CELLULOSE-FIBRE INSULATIONInsulation passively provides heating and cooling solutions for buildings
Photo by: Gareth Griffiths Imaging
Cellulose-fibre insulation can sub-stantially reduce the energy required for heating and cooling buildings during the process of continuous heat generation or heat extraction, and it is being used in new and retrofit projects, states Cape Town-based green insulation developer Eco-Insulation GM Richard Ellis.
“As a result of the adoption of the new SANS 10400-XA regulations by large-scale multi-unit residential developers, the company has been the supplier of choice for the insulation of a variety of multi-unit residential housing schemes over the last six months,” he notes.
However, the building developments vary from low-cost and affordable housing to upmarket residential homes.
“The appointments have been motivated because of our professional, simple, cost-competitive and complete turnkey insulation solutions, which are compliant with the requirements of the new building regulations, such as SANS 10400-XA: Energy Use in Buildings, which makes it compulsory for all new buildings to be insulated from November 2011,” he explains.
Confidential contractual negotiations prevent Eco-Insulation from naming its ongoing housing development projects.
The company has also been involved in a number of high-profile projects, including the retrofits of two landmark historical buildings – the Steenberg Hotel and Spa complex, which was established in 1688, and the seventeenth-century Castle of Good Hope, in Table Bay, Cape Town, both of which took place in January 2012.
Additionally, Eco-Insulation retrofitted the South African Astronomical Observatory (SAAO) complex in Sutherland, in the Karoo, which is home to the Southern African Large Telescope facility, says Ellis.
“This retrofit project, along with other pas- sive energy conservation measures, is saving the SAAO an average of 20% on its base-line electricity consumption cost since 2010,” he states.
Meanwhile, Ellis points out that there is a difference between passive and active heating and cooling solutions.
“Active heating and cooling solutions such as heat pumps or solar geysers require the installation of specific heating and cooling technologies, as these solutions involve con-sumers paying gas bills or electricity bills,” says Ellis, who adds that the cost of electricity has increased significantly in the last ten years in South Africa.
Conversely, he adds that insulation passively provides heating and cooling solutions for buildings.
Ellis explains that thermal insulation sig-nificantly decreases a building’s heat loss in winter, when temperatures outside are lower, and decreases a building’s heat gain in summer, when temperatures outside are higher.
“To change the temperature of an object, energy is required to increase its temperature using heaters, for example, or to reduce its temperature using air conditioners, for example. Once the heat generation or heat extraction stops, a reverse flow of heat occurs and the temperature returns to ambient,” he adds.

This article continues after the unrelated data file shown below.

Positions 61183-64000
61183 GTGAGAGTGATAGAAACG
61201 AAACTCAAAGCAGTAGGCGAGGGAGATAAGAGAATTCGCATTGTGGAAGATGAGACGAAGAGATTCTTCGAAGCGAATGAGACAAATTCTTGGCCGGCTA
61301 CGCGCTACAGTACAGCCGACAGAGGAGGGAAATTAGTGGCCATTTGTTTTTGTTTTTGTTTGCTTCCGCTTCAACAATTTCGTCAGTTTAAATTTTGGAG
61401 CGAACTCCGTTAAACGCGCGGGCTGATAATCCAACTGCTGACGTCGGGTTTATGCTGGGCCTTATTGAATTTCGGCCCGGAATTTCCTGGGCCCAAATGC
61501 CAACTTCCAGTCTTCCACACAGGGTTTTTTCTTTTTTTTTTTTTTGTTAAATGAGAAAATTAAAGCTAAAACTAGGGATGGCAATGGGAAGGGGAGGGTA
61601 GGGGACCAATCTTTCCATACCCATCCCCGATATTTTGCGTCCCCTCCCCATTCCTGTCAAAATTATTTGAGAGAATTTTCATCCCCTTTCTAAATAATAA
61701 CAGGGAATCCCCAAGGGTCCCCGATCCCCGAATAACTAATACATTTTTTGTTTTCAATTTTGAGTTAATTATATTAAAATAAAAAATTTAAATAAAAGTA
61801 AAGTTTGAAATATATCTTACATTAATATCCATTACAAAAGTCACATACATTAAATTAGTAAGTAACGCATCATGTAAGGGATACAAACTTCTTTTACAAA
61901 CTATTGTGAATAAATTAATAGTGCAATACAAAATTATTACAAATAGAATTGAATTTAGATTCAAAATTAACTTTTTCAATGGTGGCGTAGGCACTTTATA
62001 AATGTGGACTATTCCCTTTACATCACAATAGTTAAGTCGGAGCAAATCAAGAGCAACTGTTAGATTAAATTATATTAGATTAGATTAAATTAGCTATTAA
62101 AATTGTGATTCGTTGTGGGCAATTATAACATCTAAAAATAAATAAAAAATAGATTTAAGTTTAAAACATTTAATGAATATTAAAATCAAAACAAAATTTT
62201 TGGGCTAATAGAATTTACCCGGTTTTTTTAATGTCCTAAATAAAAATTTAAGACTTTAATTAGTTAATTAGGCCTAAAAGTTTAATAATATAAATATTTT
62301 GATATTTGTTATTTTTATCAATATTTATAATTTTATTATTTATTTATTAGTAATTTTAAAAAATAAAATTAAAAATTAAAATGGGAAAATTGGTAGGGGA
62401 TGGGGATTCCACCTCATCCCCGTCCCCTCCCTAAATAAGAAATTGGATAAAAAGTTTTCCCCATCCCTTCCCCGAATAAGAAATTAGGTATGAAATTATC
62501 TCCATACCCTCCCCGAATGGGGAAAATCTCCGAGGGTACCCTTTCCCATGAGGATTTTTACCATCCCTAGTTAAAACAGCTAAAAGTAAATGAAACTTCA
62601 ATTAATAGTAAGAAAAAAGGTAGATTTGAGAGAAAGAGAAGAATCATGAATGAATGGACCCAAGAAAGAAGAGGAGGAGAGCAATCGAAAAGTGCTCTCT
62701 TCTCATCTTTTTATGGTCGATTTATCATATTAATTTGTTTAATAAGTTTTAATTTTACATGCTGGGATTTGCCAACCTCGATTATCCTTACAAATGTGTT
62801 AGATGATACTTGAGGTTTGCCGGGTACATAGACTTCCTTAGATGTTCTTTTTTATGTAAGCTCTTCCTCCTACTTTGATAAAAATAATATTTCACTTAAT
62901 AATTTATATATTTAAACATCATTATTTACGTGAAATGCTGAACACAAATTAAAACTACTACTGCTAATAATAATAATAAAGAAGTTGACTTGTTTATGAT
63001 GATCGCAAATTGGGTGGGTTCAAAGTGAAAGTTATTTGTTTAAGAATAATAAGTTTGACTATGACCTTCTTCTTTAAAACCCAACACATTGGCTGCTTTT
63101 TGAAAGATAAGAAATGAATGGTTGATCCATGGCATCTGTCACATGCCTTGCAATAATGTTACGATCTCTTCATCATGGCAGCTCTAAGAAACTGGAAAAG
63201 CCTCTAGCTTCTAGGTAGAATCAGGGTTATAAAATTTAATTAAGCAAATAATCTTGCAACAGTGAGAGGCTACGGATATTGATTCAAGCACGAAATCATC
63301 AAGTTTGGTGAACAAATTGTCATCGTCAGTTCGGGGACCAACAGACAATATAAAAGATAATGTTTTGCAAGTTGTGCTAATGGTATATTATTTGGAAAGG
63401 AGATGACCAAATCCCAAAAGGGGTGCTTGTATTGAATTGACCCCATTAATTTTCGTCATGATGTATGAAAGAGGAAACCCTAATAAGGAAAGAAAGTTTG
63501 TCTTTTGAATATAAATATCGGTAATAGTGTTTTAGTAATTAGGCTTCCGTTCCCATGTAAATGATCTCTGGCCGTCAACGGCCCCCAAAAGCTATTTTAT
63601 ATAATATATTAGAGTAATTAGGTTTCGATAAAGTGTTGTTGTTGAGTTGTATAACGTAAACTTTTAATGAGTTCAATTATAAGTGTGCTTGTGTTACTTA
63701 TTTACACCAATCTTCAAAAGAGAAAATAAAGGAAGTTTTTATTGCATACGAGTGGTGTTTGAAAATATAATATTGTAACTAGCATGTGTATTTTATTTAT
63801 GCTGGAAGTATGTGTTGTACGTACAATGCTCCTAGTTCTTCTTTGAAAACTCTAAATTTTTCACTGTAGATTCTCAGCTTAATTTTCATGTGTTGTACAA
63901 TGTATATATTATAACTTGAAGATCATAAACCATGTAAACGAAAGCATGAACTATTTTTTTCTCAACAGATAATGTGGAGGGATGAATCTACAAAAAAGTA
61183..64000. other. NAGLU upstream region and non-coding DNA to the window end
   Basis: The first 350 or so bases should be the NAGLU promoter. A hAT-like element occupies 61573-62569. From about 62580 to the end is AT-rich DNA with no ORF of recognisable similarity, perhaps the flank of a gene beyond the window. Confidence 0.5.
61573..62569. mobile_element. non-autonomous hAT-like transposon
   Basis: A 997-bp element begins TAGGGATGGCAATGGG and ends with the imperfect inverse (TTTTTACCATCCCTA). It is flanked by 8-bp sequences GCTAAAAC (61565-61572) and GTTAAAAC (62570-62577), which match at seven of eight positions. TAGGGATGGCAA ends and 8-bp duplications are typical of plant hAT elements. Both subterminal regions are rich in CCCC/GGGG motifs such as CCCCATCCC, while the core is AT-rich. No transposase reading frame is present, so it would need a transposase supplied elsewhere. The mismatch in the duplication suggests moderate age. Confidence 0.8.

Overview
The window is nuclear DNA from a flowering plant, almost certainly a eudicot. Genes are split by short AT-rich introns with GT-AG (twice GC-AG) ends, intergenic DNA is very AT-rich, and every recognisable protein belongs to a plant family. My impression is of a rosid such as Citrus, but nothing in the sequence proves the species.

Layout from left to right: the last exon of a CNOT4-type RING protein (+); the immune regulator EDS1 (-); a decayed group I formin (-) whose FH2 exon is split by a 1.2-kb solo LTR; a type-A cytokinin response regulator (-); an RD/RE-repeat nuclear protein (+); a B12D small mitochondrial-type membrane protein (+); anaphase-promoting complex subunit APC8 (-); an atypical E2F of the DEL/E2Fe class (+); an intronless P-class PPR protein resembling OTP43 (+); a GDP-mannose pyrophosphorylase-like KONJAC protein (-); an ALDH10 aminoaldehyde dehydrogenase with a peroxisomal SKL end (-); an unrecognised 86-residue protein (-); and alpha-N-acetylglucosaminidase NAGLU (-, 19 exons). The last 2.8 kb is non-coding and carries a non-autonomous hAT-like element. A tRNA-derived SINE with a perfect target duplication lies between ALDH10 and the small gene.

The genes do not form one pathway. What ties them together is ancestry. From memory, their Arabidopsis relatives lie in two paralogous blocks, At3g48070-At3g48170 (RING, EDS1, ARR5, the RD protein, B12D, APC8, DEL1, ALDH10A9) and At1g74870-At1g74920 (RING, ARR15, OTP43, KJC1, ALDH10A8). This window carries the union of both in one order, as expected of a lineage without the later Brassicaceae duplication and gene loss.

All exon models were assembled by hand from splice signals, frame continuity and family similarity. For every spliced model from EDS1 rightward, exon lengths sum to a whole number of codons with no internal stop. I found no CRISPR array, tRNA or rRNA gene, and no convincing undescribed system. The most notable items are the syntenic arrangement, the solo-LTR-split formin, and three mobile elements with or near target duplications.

Ellis notes that, to maintain a given temperature, considerable continuous energy is required, and insulation reduces energy loss that occurs during the process of continuous heat generation or heat extraction.
He points out that the movement of heat in a roof space is achieved mainly by convection and conduction, with certain insulating materials acting as radiant, convective and conductive barriers.
However, Ellis says it is important to note that an already cool building cannot be warmed up, or cooled down, on its own, once insulated, without an initial intervention, such as running a heater or lighting a fire to achieve initial warming of the building. The same applies to cooling a building, such as leaving the windows open or switching on air conditioning for a short period of time to achieve a comfortable living space.
Ellis adds that certain commonly used materials, such as foil, contribute almost exclusively to the control of radiation, only by reflecting heat.
“The purpose of cellulose-fibre insulation is to trap a dormant layer of air inside a stable fibrous insulation layer. This effectively stops convection and conduction by trapping a large volume of air, which is a poor conductor of heat,” he says.
The cellulose-fibre insulation is pumped into a ceiling using a pneumatic hose, unlike other types of insulations, which, Ellis adds, are blown into a ceiling using a manually operated pump.
He points out the pumping technique used by Eco-Insulation does not require a build-ing’s residents to vacate the premises during the installation process, as the amount of paper dust emitted as result of pumping the cellulose into the roof is minimal.
Moreover, he highlights that the cellulose-fibre insulation material is sourced from recycled newsprint and is completely nontoxic, as it contains no volatile organic compounds, such as formaldehyde, which arise from binder systems.
“This pumping method ensures that a room’s ceiling is covered 100%, as opposed to the many common hand installation methods, which require workers to be in the ceiling when the insulation material is installed, meaning that often inaccessible areas of the ceiling are not covered,” asserts Ellis.
Selecting Insulation Installers
“Our installers are carefully selected. They have to buy the rights to trade our product. These are expensive and, therefore, tend to attract only seasoned individuals with sound backgrounds,” states Ellis.
In selecting installers, Eco-Insulation requires individuals who operate in the building industry, with building industry experience and a solid understanding of the built process and structural elements.
Ellis stresses that the company’s installers also undergo rigorous training at its head office, in Cape Town, before they can qualify as installers of its insulation solutions.